I booted into Windows and couldn't find the files there either. I ran CHKDSK on the FAT32 partition, which found and corrected errors, but didn't find my files. Deciding that there wasn't anything critical there (well, hoping so, anyway) I booted back into Edgy to see what was new with this release.
That's when I got my next surprise. Suddenly it would not mount my FAT32 or NTFS partitions. The partitions simply did not show up. At this point I was getting concerned that I was having hardware problems, so I ran SpinRite on the drive. It found no problems, but my data didn't come back either. Satisfied that the drive was okay, I booted into Edgy again.
This time, after seeing the Ubuntu splash screen momentarily, the whole display went black, except for a blinking cursor in the upper left corner of the screen. I waited for a couple of minutes, and after no disk activity and no login prompt, cold-booted the system. The same thing happened again. Not sure exactly where the machine was in the boot process when it hung, I pressed Ctrl-Alt-Del to see what happened. To my surprise, the Gnome login prompt popped up!
Deciding that this was simply too much weirdness for now, I pulled my 6.06 LTS CD off the shelf, booted from it, and kissed Edgy goodbye for now, as I put Dapper back on my laptop. I'm a little disappointed, because some of the enhancements I saw during the brief time I was in Edgy looked nice, but stability is the main reason I wanted to run Linux in the first place, and I decided Dapper's pretty stable, so I'm going back to Ubuntu 6.06 LTS Dapper Drake for now, at least on my laptop. I'll write again shortly with an update of how the upgrade went on my two desktops at the office.
My X11 configuration was also trashed on my Dell Dimension 2400 after attempting an in-place upgrade over my previous Dapper installation. Beware!

Why the Microsoft POP3 Connector for Exchange is a Piece of Junk

I’ve used the POP3 Connector for Exchange which comes with Small Business Server since SBS version 4.0 (NT 4, Exchange 5.0). The main limitation I’ve always bumped into was the fact that the POP Connector will check mail only as frequently as every 15 minutes.
While this is normally acceptable, if a user is anxiously awaiting an email, or, as has frequently happened to me, you’re on the phone with someone and they email you a file so you can collaborate with them on it, waiting up to 15 minutes for the file can be a real time-waster.
The second issue, which I’ve never personally cared about, was the inability to leave an email which was downloaded on the server for a period of time. Many of my clients do this as a backup option (in case something gets corrupted or deleted after being downloaded), or as a poor substitute for IMAP, to allow them to receive their mail on multiple computers. Of course, given that they have an Exchange server, this is relatively pointless, but I digress.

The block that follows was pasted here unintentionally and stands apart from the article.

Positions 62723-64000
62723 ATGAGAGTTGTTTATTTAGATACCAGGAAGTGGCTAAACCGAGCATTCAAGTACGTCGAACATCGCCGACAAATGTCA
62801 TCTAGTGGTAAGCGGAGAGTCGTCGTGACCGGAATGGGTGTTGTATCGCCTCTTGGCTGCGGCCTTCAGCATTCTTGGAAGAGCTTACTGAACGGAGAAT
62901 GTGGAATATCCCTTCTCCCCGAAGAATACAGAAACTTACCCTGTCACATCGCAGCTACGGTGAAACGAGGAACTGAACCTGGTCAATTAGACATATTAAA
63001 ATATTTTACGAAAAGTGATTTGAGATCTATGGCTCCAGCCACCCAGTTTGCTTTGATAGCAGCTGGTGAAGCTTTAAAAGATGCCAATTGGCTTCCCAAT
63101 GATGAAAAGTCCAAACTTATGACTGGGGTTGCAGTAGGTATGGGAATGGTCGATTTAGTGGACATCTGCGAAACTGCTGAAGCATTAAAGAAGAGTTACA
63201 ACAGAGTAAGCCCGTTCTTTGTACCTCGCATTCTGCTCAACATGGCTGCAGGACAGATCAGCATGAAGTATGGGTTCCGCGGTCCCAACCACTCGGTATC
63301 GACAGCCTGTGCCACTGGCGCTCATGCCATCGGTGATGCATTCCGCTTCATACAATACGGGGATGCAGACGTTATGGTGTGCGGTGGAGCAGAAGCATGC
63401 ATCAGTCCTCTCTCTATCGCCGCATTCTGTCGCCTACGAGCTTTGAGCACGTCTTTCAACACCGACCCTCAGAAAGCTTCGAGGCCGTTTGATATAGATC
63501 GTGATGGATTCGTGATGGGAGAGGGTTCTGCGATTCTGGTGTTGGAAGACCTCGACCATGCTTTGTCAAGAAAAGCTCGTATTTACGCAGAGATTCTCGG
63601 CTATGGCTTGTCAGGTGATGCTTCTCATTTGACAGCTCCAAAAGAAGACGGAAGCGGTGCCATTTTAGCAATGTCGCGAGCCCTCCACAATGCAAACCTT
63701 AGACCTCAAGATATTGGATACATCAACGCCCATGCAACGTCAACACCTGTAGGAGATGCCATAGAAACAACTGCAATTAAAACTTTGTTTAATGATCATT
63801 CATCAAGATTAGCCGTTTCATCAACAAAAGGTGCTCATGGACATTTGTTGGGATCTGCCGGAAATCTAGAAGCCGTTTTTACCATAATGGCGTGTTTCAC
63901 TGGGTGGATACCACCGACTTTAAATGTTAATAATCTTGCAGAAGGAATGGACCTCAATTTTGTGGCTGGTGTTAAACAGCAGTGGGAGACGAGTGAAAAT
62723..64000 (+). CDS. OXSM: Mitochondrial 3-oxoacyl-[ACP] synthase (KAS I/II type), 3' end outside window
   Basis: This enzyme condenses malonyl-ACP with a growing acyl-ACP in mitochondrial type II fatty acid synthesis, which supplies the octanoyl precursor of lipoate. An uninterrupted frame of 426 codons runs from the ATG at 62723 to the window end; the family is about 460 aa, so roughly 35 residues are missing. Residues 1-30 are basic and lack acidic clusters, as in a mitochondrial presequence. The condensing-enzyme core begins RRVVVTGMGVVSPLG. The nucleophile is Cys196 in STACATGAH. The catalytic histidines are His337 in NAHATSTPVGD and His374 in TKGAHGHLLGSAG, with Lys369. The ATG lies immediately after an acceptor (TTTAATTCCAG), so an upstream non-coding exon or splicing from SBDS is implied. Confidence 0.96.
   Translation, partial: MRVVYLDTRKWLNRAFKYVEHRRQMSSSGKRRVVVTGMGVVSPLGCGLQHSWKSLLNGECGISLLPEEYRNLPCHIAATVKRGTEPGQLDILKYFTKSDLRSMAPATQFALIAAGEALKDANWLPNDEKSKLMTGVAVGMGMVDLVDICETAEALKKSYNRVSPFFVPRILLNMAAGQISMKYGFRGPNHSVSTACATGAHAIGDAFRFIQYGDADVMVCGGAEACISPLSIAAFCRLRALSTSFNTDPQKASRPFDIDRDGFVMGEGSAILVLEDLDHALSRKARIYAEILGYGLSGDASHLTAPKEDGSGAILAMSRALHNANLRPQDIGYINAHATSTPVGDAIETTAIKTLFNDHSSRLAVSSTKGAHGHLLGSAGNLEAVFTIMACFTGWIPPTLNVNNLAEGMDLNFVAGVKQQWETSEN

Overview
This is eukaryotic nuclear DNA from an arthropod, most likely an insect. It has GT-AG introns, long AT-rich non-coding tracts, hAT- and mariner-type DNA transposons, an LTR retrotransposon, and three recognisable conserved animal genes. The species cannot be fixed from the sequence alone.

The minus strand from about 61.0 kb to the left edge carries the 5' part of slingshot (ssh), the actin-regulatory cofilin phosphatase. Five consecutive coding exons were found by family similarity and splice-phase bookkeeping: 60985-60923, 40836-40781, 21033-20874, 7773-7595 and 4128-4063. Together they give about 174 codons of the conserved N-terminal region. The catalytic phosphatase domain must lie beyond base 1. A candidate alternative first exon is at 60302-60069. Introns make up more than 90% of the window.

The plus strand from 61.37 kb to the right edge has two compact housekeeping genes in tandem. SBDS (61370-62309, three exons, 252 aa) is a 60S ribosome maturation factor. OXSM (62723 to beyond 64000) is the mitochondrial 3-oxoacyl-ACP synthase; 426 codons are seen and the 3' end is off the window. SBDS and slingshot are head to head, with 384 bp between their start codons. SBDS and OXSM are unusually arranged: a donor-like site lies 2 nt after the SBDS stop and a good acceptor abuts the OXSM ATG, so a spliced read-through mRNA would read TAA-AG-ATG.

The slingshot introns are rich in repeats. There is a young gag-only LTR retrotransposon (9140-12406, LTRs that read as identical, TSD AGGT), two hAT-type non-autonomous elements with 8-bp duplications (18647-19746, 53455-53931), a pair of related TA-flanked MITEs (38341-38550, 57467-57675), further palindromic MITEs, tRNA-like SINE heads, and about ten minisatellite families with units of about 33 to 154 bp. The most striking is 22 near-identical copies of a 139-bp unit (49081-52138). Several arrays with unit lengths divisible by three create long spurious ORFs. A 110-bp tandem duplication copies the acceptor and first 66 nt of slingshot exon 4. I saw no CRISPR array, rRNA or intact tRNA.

Last week, I found the main reason why the POP Connector for Microsoft Exchange should be avoided at all costs. It is summarized in the following Microsoft Knowledgebase article:


When the Microsoft Windows Small Business Server (SBS) 2003 Connector for POP3 Mailboxes component downloads e-mail messages from an Internet Service Provider (ISP) all the following symptoms may occur:

? E-mail messages that are downloaded by the SBS 2003 Connector for POP3 Mailboxes are not successfully delivered to the intended recipients.
? The Microsoft Exchange 2003 Server-based computer removes the e-mail messages that it was not able to deliver.
? The senders of these e-mail messages do not receive non-delivery reports from the Exchange 2003 Server-based computer as they typically do if their e-mail messages do not reach the intended recipients.

To summarize, the POP Connector gets the message, determines that it doesn’t know what to do with the message, and silently throws it away.
Without any warning to the user. Or the server administrator. Or the sender of the original message.
Who was the rocket scientist who came up with this plan of action?!
I’ve been using IGetMail from the folks at Lockstep. It costs $69, and has a free trial. The program allows you to customize the polling schedule to your liking (including poll freqencies of less than every 15 minutes!). It also has more flexible handling of emails than the built in POP Connector, and can be configured to simply delete emails that are corrupted on the server. This feature has saved my clients a lot of troubleshooting time, especially in cases when certain Asian-language spam or a corrupted attachment has managed to really confuse the client and server, which would have caused a client to be unable to receive any email in the past.
If you’re using POP to pull your mail down to an Exchange server, I highly recommend IGetMail as an alternative to the built in POP Connector.

Is anyone else experiencing multiple hard drive failures lately?

In the last month, I’ve had the following run-ins with failing hard drives:

  • A local credit union had two teller stations in different offices die, and a third started to act up, but running SpinRite, chkdsk, and defrag seems to have fixed it.
  • A local law office lost a drive in their server, as well as an external drive attached to their server. Today, about two weeks later, one of the lawyer’s workstation drives died as well.